The economic woes of the pandemic have added another layer of uncertainty. Fewer than 56% of Californians live in homes they or their families own, the second lowest rate of any state and just slightly higher than New York. On Tuesday, state officials said they were expanding who was eligible for the pandemic-era California Mortgage Relief Program, a $1 billion program designed to help people who already own a home. The program was created in 2021 using federal dollars from the American Rescue Act.
Helping California’s first-time home buyers was a top priority for state lawmakers last year, when Senate President Pro Tem Toni Atkins, a San Diego Democrat, backed creation of a $1-billion-a-year down payment program for people looking to buy their first house. The California Dream For All program received $500 million in initial funding last year, spread out over two years. But faced with a projected budget shortfall, Gov. Gavin Newsom proposed scaling back the yet-to-be-launched program by $200 million in his January budget proposal.
The program is expected to launch by the end of March, Ellen Martin, an official with the California Housing Finance Agency said last month. Martin told the agency board that the $300 million could help an estimated 2,300 initial qualifying first-time buyers, by providing them either all of the money they need for a down payment, or very close to it, in exchange for an agreement to share in some of the homes’ price appreciation.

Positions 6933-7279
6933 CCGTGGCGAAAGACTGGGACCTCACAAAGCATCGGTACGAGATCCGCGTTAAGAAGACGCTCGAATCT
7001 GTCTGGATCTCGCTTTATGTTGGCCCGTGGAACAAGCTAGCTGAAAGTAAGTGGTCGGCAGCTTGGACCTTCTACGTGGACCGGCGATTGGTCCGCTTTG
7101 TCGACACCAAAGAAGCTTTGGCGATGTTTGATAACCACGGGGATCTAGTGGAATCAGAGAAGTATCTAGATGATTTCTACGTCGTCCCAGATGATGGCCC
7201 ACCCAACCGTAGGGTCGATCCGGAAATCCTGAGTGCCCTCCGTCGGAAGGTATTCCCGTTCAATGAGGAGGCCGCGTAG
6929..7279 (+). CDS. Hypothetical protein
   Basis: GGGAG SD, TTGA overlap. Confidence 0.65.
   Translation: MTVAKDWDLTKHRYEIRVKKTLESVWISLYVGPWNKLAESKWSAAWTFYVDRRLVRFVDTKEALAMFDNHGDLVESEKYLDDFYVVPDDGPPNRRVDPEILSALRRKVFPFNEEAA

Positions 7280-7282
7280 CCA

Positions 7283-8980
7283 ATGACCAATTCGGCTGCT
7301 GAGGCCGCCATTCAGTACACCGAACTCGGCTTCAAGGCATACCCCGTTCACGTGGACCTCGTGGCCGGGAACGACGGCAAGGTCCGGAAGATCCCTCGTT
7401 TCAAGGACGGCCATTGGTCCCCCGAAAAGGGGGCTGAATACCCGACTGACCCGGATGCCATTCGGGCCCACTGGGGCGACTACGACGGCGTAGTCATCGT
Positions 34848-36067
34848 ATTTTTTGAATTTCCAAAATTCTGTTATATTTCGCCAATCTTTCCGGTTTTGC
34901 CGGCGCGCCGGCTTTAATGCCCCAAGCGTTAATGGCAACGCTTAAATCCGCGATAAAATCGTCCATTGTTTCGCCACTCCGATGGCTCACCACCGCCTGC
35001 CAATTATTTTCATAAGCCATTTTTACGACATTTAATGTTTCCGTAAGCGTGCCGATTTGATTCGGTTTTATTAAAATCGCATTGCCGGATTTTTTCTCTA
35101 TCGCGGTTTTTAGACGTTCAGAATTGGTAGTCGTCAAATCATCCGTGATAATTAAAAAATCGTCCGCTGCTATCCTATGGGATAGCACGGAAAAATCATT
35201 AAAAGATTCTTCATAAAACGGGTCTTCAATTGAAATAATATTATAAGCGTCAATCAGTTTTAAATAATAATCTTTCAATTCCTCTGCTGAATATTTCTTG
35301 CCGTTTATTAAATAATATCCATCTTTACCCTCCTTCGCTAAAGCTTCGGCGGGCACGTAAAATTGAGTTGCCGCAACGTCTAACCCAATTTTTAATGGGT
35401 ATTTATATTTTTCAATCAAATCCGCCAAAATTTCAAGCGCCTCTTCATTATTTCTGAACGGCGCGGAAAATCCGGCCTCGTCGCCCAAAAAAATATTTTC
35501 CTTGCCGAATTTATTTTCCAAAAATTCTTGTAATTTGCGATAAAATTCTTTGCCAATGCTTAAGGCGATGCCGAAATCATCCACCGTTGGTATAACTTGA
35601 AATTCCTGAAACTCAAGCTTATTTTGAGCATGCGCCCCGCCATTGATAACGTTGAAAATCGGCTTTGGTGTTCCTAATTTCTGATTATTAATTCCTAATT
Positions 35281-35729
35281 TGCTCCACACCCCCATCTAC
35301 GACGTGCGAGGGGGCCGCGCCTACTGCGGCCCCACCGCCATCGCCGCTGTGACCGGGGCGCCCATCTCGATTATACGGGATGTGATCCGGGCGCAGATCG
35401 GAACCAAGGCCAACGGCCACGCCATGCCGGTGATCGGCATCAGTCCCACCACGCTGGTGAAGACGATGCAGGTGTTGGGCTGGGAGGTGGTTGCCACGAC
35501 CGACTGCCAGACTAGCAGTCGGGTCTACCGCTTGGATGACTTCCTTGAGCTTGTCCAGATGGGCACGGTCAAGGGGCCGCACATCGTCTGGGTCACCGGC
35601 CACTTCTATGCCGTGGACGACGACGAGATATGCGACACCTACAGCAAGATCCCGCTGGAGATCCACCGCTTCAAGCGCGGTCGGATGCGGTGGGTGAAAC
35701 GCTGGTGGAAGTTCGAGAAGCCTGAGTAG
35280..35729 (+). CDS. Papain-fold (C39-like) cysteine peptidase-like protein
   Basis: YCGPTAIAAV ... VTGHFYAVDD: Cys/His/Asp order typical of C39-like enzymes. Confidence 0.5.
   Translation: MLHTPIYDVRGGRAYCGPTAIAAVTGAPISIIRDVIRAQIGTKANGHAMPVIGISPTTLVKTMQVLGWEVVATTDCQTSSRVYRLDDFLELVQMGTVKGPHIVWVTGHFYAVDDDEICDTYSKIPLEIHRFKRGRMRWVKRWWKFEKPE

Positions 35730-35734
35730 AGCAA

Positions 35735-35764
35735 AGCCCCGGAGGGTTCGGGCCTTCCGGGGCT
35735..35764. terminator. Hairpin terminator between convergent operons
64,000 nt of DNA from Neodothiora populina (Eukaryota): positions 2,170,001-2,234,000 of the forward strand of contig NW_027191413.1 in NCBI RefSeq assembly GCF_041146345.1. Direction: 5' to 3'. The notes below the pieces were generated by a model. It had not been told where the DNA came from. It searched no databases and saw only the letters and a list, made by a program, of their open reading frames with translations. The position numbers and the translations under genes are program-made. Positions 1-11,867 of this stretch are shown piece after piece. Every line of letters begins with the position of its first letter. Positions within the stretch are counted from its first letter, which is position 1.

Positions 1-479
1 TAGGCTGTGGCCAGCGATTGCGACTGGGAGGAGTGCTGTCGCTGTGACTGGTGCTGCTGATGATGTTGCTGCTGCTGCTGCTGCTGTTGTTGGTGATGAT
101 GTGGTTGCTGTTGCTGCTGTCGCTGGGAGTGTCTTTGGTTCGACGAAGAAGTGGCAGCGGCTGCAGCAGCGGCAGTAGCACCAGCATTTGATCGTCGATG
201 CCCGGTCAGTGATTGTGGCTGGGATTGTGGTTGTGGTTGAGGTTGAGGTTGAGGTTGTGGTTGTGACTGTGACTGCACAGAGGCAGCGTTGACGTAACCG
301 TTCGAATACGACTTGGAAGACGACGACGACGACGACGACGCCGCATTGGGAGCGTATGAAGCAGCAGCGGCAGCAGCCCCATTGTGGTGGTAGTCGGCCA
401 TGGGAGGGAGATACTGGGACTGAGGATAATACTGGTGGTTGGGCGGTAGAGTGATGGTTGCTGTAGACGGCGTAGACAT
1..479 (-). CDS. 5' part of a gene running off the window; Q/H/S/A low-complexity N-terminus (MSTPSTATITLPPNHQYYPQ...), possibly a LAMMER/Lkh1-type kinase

As for O’Connell, the 37-year-old Los Angeles native said she has grappled with the state’s high housing costs her entire adult life. She said she and her husband looked into various first-time homebuyer programs when she began her house hunt, but was discouraged by their limitations and also did not think she qualified for those she did find. O’Connell studied poetry at Sarah Lawrence College and worked a variety of jobs, including as a teacher and in farmers markets, before landing a gig in the tech industry.
She began seriously home shopping with her husband in early 2021, when they were still engaged to be married. They looked for a home in San Luis Obispo, her husband’s hometown, a city in the heart of California’s storied Central Coast. It offered beauty, access to nature, temperate weather and, by California standards at the time, relative affordability. She and her husband eyed many homes priced under $950,000, she said.
A seller accepted their offer on a three-bedroom, two-bathroom home in San Luis Obispo, but they walked away from the potential purchase after an initial inspection revealed water damage and mold.
Instead they moved to an affordable apartment in Venice that was below market due to unusual circumstances — a nearby home had burned down in an arson fire, scaring away other renters. The couple married last summer. She and her husband are trying to stay in the state they were born in because both hope to care for their parents as they age, she added.
Their below-market Venice rent works for now, O’Connell said, but added that she and her husband feel they can never leave.
“I don’t know how we can stay in our neighborhood even as renters,” she said, noting that they hope to start soon on a family of their own. “We will need another bedroom, so we will need to move, but I don’t know how we’re going to.”